BUFFALO, N.Y. — Several feet of lake-effect snow paralyzed the Buffalo area Tuesday, forcing state troopers to deliver blankets and other supplies to motorists stranded on the New York State Thruway and adding an ominous note to a wintry season that's already snarling travel and numbing fingers from the Midwest to the Carolinas.
In a region accustomed to regular highway-choking, school-closing snowstorms, this one is being called one of the worst in recent memory. The snow blown by strong winds forced the closure of a 132-mile stretch of the Thruway, the main highway across New York state, where state police said dozens of motorists were stranded.
Troopers used all-terrain vehicles to deliver supplies, state police Capt. Ed Kennedy said. Erie County Executive Mark Poloncarz said about 140 motorists were stranded. Many chose to stay with their cars, while others left them, he said.
"Other than wishing they weren't stuck in traffic, they're warm and safe in their vehicles," Kennedy said.
The wintry blast that included bitter cold in spots created havoc across a wide swath of the country. In New Hampshire and elsewhere, icy roads led to accidents. Lake-effect storms in Michigan produced gale-force winds and as much as 18 inches of snow and canceled several flights at the Grand Rapids airport.
Schools closed in the North Carolina mountains amid blustery winds and ice-coated roads. In Indiana, three firefighters were hurt when a semitrailer hit a fire truck on a snowy highway.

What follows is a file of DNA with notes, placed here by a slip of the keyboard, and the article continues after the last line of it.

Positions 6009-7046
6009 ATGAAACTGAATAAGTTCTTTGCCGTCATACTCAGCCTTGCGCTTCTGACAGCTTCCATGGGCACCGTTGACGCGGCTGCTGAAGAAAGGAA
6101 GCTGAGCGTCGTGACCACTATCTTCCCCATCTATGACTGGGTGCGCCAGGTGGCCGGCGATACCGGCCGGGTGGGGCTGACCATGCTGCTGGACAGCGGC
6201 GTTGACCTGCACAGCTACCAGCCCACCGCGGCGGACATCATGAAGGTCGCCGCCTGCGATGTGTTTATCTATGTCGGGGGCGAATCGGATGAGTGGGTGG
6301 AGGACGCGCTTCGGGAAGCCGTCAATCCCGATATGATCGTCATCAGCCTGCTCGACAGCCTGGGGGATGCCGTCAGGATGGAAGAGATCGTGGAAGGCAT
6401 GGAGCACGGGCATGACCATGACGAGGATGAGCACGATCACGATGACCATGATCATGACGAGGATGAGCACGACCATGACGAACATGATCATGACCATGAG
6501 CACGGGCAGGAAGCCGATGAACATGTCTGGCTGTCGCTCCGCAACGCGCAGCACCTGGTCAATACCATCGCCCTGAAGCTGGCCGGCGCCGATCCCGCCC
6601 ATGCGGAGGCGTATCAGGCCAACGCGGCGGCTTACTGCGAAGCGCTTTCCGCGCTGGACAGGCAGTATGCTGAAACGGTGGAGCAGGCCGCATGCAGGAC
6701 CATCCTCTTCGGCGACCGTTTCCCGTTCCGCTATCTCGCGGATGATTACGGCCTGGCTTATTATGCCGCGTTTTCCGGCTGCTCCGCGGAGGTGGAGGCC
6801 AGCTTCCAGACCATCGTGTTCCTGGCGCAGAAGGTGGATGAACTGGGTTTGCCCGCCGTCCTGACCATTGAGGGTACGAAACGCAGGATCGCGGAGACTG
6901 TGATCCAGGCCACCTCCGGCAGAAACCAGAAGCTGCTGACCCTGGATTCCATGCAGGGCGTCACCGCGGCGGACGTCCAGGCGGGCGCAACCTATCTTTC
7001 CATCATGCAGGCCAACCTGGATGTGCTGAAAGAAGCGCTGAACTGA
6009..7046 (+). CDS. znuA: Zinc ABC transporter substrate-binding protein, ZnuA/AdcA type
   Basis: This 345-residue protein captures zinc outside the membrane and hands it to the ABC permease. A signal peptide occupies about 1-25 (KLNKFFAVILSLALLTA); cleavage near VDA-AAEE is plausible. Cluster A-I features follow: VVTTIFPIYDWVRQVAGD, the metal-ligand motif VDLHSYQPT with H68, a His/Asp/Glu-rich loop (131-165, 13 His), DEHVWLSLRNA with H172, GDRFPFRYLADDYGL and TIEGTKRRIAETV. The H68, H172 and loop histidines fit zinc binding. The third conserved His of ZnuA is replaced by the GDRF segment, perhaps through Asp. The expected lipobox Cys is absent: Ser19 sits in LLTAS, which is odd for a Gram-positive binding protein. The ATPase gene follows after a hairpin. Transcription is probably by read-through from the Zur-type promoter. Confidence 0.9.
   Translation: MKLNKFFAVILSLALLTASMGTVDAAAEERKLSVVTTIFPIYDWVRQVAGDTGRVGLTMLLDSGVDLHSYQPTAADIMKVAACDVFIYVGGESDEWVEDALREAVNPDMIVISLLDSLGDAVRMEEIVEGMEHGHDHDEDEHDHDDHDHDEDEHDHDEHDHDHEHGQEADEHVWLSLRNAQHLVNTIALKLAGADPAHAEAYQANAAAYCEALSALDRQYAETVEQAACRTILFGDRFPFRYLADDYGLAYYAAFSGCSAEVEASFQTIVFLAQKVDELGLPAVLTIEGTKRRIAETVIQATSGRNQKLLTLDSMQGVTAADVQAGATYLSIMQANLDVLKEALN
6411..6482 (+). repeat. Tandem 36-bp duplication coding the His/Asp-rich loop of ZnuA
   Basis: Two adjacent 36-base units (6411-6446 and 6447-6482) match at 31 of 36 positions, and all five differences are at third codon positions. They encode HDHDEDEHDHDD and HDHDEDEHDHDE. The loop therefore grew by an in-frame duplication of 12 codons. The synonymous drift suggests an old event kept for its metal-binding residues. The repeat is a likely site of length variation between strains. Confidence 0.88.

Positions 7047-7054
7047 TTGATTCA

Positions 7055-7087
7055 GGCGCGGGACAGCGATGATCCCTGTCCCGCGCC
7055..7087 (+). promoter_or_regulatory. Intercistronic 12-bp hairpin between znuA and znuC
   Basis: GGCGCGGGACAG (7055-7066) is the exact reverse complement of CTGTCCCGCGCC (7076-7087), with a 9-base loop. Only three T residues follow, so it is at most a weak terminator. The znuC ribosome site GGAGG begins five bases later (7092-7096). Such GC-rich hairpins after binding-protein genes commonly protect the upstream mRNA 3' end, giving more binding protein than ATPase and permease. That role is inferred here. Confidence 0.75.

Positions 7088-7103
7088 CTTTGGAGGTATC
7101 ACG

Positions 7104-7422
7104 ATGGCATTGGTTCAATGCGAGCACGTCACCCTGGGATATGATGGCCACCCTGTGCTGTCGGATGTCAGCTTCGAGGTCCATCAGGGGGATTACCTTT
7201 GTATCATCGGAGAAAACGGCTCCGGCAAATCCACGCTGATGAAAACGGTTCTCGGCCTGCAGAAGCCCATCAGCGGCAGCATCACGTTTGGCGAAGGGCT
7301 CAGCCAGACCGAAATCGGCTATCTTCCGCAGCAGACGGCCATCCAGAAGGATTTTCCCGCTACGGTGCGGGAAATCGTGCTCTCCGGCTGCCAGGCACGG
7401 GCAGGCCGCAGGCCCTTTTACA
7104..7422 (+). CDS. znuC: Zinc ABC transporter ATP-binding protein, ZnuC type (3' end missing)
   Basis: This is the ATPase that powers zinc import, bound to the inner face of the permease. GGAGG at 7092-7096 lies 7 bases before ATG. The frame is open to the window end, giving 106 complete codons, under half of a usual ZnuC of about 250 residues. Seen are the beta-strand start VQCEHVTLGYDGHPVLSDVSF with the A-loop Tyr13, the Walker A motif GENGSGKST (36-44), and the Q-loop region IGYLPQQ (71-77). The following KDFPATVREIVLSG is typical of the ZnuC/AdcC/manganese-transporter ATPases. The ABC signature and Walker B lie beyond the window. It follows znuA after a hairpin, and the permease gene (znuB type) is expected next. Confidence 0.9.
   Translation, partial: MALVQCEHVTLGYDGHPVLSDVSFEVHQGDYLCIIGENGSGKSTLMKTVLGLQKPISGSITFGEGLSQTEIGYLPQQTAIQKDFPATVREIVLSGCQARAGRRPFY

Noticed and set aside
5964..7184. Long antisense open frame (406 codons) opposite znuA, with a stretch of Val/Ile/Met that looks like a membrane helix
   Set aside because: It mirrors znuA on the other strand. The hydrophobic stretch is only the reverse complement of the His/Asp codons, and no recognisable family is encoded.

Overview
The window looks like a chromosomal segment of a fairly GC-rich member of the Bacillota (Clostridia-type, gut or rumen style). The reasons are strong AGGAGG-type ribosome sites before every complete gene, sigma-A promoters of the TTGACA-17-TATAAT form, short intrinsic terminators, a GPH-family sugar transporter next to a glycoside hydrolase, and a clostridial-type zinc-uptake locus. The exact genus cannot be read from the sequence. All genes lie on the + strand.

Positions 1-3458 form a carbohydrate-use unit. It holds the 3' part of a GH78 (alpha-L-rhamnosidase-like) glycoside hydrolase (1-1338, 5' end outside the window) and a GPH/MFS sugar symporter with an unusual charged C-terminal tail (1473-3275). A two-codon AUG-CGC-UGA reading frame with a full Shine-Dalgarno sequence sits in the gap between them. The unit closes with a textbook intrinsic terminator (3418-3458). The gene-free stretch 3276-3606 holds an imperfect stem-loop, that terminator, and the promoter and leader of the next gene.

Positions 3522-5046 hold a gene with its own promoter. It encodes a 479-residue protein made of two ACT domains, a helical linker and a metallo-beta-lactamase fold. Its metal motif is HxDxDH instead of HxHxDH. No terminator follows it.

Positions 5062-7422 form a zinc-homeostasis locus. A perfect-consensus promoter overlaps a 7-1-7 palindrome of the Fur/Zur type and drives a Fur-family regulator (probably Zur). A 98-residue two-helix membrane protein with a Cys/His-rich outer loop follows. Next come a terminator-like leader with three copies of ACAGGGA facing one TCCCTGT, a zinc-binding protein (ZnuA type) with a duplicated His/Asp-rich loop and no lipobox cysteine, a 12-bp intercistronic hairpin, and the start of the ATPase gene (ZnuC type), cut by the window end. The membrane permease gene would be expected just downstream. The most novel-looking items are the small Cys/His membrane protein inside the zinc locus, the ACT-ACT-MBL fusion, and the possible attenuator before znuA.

In Buffalo, Brian Krzeminski watched the snow pile up outside the south Buffalo convenience store where he worked overnight and served free coffee to the motorists and pedestrians who came in off the city streets to get out of the blinding snow.
"There are people that came out to get a few things. We had some people who came in just to get a 30-pack of beer, which is kind of odd," he said. "We've had EMTs whose ambulance got stuck. I'm constantly seeing cars get stuck."
The National Weather Service warned that the snow, generated by cold air blowing over the warmer Great Lakes, would continue through Wednesday and could eventually total 6 feet in places.
"We have tried to get out of our house, and we are lucky to be able to shovel so we can open the door. Basically, that's it, open the door," said Linda Oakley of Buffalo. "We're just thinking that in case of an emergency we can at least get out the door. We can't go any further."
"All around us, it's a solid four feet of snow that is so thick and so heavy you can hardly move it with a shovel," said Oakley, whose son Todd was with her, unable to make it to work just three miles away.
Jim Lehmann was hunkering down at home with his wife in Hamburg. His neighbor's house was barely visible through the blowing snow.
"The main thing to do now is sit in the house and wait it out," Lehmann said. "My neighbor works for a satellite dish company and he tried to get out this morning and he got stuck 80 feet down the street. And he was there for three hours."
The town of West Seneca recorded 45 inches by late morning and Alden, to the east, had 48 inches. But typical of lake-effect snow, areas just a few miles away, including downtown and north Buffalo, had just a couple of inches.
At one point, nearly half of West Seneca's plows were bogged down in heavy snow, officials told The Buffalo News. In neighboring Orchard Park, the highway superintendent called the rate of snowfall "unbelievable," while next door in Hamburg police cars were getting stuck.
Oakley and her son, Todd, were passing the time watching "Dumb and Dumber" on Netflix.
"We can't even walk down to the end of the street and get ourselves a pizza," she said, laughing. "Maybe if you had snow shoes, I don't know."
Associated Press Writers Chris Carola and Michael Hill contributed to this report.